As long as your soil is fertile, the radishes need only two things to keep them growing quickly and well. The first is proper thinning. Do not let them crowd each other at any stage of growth. The second thing is a steady supply of moisture. The ground should always be damp, but not muddy. It is better to water radishes a little at a time every day than to water them deeply every few days. As the weather warms up, mulch can help regulate the moisture in the soil.
Radishes are ready to pull when they are anywhere from the size of a marble to that of a Ping-Pong ball. Grasp the stems near the root and work the plant up and out of the ground.
Radishes are best eaten fresh. If you must keep them for a short time, leave the tops on and store them in a plastic shopping bag in the refrigerator.
Winter storage radishes were made to keep in the root cellar. Twist or cut off their tops and store in damp sand or peat moss.
On Friday, March 13, laboratory samples from a backyard poultry flock in Leavenworth County, Kansas, tested positive for the H5N2 form of avian influenza.
The backyard flock, which consisted of ducks and chickens, showed increased mortality rates prior to testing. Samples were sent to a USDA Animal and Plant Health Inspection Service (APHIS) laboratory in Ames, Iowa.
The Kansas Department of Agriculture (KDA) was notified late on Friday afternoon of the test results. In response, Kansas Animal Health Commissioner William L. Brown has issued an official movement restriction order to prevent susceptible livestock from moving into or out of the area. The control zone covers parts of Leavenworth and Wyandotte counties. No livestock susceptible to avian influenza, including poultry or poultry products such as eggs, may be transported into or out of the control zone.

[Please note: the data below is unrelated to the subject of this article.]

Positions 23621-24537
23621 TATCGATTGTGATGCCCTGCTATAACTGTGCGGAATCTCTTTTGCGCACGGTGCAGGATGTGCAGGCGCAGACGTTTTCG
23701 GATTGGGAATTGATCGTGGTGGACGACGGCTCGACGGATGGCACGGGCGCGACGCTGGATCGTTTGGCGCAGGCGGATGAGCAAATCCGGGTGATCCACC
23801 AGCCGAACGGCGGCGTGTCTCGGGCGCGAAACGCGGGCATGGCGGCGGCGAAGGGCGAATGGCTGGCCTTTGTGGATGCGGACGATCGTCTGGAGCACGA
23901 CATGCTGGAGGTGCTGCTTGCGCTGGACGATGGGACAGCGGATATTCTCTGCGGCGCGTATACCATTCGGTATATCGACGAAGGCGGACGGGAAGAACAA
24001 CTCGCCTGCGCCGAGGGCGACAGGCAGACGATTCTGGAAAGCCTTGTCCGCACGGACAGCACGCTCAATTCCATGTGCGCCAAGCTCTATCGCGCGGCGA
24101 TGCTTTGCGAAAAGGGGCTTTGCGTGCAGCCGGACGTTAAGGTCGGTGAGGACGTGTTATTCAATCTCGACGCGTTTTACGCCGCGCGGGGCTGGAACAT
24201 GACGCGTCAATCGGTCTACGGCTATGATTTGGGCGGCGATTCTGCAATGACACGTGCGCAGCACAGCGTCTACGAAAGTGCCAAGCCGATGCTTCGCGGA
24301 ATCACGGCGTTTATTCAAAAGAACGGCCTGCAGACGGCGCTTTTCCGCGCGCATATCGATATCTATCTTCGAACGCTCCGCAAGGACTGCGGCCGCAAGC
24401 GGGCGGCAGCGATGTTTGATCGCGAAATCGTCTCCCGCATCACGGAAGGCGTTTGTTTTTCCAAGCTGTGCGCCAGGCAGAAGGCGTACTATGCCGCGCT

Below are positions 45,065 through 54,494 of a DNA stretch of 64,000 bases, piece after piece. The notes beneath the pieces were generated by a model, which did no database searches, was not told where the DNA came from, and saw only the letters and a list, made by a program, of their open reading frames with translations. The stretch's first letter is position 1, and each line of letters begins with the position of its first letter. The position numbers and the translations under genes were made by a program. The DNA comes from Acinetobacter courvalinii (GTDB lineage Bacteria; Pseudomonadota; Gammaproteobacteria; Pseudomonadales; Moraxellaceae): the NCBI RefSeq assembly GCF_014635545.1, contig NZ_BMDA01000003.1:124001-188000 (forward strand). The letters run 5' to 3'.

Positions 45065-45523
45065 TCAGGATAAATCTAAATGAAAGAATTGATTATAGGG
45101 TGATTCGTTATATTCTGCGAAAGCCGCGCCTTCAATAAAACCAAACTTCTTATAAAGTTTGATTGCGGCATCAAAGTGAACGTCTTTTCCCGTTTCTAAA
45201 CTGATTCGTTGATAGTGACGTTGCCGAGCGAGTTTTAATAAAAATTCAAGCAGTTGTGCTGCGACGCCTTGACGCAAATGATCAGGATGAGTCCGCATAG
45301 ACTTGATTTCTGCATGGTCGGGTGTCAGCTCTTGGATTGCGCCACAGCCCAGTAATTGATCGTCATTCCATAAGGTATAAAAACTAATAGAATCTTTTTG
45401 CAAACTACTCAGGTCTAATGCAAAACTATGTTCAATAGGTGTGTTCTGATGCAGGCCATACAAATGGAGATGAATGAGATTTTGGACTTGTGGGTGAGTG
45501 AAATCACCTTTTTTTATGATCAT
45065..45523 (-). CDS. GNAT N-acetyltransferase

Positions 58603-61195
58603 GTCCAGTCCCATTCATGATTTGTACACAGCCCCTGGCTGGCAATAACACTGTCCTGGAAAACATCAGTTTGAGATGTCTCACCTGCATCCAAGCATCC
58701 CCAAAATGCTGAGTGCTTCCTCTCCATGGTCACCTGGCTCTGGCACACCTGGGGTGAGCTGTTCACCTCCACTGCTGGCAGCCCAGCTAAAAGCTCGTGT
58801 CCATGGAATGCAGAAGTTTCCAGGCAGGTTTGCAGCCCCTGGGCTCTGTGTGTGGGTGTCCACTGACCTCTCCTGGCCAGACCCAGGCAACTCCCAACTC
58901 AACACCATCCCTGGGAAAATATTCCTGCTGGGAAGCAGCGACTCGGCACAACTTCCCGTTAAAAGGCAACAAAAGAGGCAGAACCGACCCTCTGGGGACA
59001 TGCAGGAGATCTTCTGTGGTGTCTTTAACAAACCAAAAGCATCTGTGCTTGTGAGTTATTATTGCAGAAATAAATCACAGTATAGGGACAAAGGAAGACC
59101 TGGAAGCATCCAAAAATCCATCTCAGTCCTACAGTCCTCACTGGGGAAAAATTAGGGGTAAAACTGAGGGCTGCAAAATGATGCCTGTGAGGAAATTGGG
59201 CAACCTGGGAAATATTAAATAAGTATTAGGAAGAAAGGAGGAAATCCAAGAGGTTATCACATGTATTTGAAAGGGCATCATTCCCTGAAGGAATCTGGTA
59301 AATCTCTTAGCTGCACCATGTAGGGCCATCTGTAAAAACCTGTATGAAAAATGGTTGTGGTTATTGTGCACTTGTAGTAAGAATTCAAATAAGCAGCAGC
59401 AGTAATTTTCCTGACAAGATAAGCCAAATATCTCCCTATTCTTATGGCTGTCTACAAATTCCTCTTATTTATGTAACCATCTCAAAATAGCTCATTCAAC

The KDA is also working to survey backyard poultry flocks in the area to monitor the spread of the disease. Poultry owners in Leavenworth Country are requested to report their flocks to the KDA (see Helpful Resource below).
These measures are in addition to a control zone that was established in Cherokee and Crawford counties on Thursday, March 12, in response to a confirmed case of H5N2 in Jasper County, Missouri.
Centers for Disease Control and Prevention (CDC) currently considers the H5N2 threat to humans to be low. So far there are no reports of people being infected with this virus.
H5N2 reports across the country are prompting dozens of foreign nations to ban American poultry products. However, the USDA states that meat and eggs from affect poultry are safe to eat if cooked properly
H5N2 avian influenza is considered a mixed-origin virus related to H5N8. H5N8 originated in Asia and is believed to have traveled with migratory birds to the Pacific Coast in 2014. The H5N8 form of the virus mixed with North American forms of avian influenza to produce a new virus, called H5N2. This disease appeared in British Columbia in November and December 2014. Later it spread to Washington, Oregon, and Idaho.
On March 5, H5N2 was confirmed at a commercial turkey farm in Minnesota. On March 8 and 9, two turkey farms in Missouri were affected. The first outbreak was the Jasper County incident that prompted the establishment of a control zone in southeastern Kansas. The other case was reported in central Missouri. On March 11, a turkey farm in northwestern Arkansas was affected.
Avian influenza is typically blamed on migratory birds, but the unusual facts concerning the spread of H5N2 are leading some authorities to question this theory. The disease originated in the Pacific Flyway, then jumped to the Mississippi Flyway, working its way from north to south before appearing in the Central Flyway, Kansas being the first state in the flyway to report H5N2. Neither the large jumps from flyway to flyway nor the late-winter/early-spring southward movement of the virus appears to match the behavior of migrating birds.
According to Michelle Carstensen, wildlife health supervisor for the Minnesota Department of Natural Resources: